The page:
Here is her story. I hope it helps someone. My thanks to the lovely Christian woman who has shared this.
I watched him from the back of the sanctuary. I listened to his well-rehearsed and flawlessly executed presentation, citing Bible verses and speaking of his relationship to God. He was a self-proclaimed evangelist. By the end of the service, he had us all eating out of his hand. But at the end of the event, he singled me out. He was charming, complimentary and attentive. I was smitten.
We communicated daily. He wooed me in a way that was straight out of a romance novel – flowers, love letters, snippets of music to soften my heart, long telephone calls at midnight, endearing pet names, always telling me what a remarkable woman of God I was, and how blessed he was to have found me.
We married 6 months later, a year after we met. I thought I had found heaven on earth, a man who loved God and loved me and my child. It was only a matter of time before I began to realize what hell on earth can be like, and that I would live the next 15 years of my life in a black hole, a hole that would suck the life and breath from me, that would skew my sense of personhood, that would deny me the opportunity to be true to myself in order to be true to my spouse.
During our engagement, he was fired from his job. He explained that he had been lied about, and sabotaged, and that was the real reason for termination. It never occurred to me that he was lying.
A few months after our marriage, he was hired at a new job. Less than a year later, he was fired. He was angry that they just didn’t see that he was the right man for that job. It never occurred to me that he was lying…again.
Things became difficult at home. It became obvious that everything about our marriage was about him. We ate when he wanted, and what he preferred. We did, for the most part, what he wanted to do, socialized with those with whom he wanted to be, and did what was most pleasing to him in all areas of our life.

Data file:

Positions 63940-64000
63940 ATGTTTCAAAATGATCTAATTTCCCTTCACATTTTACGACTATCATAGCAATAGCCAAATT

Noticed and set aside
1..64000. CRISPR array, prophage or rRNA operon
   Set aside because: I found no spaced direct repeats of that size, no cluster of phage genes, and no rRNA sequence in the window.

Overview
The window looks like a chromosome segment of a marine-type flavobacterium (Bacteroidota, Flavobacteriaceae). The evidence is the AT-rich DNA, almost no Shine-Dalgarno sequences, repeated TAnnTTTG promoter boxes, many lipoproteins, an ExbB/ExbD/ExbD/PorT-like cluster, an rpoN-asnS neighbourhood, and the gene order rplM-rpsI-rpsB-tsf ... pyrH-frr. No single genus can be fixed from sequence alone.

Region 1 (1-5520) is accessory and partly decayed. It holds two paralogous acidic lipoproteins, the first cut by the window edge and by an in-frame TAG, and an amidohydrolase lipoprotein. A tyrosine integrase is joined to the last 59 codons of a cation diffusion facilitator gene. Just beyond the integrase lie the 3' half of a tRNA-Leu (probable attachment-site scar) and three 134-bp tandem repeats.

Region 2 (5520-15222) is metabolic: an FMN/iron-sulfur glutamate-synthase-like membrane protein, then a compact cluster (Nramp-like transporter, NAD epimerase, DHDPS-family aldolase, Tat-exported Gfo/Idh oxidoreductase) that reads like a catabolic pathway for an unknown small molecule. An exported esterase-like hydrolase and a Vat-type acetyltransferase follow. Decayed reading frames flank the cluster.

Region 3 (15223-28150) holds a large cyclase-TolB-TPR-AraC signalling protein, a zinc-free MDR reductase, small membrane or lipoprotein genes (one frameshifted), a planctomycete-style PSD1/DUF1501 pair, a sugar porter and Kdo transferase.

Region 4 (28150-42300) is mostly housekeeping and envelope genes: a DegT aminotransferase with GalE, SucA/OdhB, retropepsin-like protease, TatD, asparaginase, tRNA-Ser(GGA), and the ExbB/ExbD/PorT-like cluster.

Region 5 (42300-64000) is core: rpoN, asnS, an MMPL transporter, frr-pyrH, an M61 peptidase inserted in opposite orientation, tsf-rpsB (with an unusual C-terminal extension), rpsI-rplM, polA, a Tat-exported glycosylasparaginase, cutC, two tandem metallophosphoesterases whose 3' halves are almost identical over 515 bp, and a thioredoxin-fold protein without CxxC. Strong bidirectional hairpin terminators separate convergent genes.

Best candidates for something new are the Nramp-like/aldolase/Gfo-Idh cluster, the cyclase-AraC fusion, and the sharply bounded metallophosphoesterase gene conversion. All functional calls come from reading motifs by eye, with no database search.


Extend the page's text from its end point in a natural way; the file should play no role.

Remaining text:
He expected to be praised for every small achievement, and was in constant need of being “stroked” and admired. I often felt he wanted cheerleaders, not a spouse or friends. Every business opportunity he pursued was ultimately about self-promotion, and a desire to be viewed as someone incredibly special. He had delusions of grandeur – “this project is going to be the big one….I can feel it.” It never was.
He was preoccupied with fantasies of unlimited success, power, and the “ideal” love. I began to see how he selfishly took advantage of others to his own ends –family, friends, acquaintances, even strangers were targeted as “aides” in his acquiring of money, fame, and success, most times under the guise of doing something “for God.” Once they had served their usefulness, they were left behind. I would often challenge him about this, as it made me horrifically uncomfortable and uneasy. His response was that I had no business acumen, and to leave these matters to him.
I had learned, early on in the relationship, as a good and godly wife, to “submit” to him, but as time went on, I began to challenge him on his behaviors which, to my way of thinking, were more than just impulsive and immature, but, often times, outright unethical, immoral and ungodly. With every challenge came retaliation in the form of silence. Days of silence, of withholding affection, withholding even a simple “good morning” or “good night.” I learned, quickly, that if peace was going to reign in our marriage, it would be I who would have to apologize, and make it right. In the entirety of our marriage, I can count on one hand the times that he ever said, “I’m sorry” or “I was wrong, please forgive me.”
After several failed attempts at being self-employed at various projects that interested him, he took a job with a highly reputable, nationally known company. A few years later, he came home and announced that he had quit his job to pursue another project which had the potential to make us “rich and famous.” It never occurred to me he was lying about quitting. As I would find out, only two days before our divorce, he was fired with serious allegations of illegal activity which could have been prosecuted and included mandatory jail time. The company, for its own name’s sake, and for the sake of me and my child, chose to terminate with no severance pay, loss of medical and dental, and a promise that they would clean up his mess, and not prosecute. For the last six years of our lives together, I became the sole support of the family while he “chased the dream.”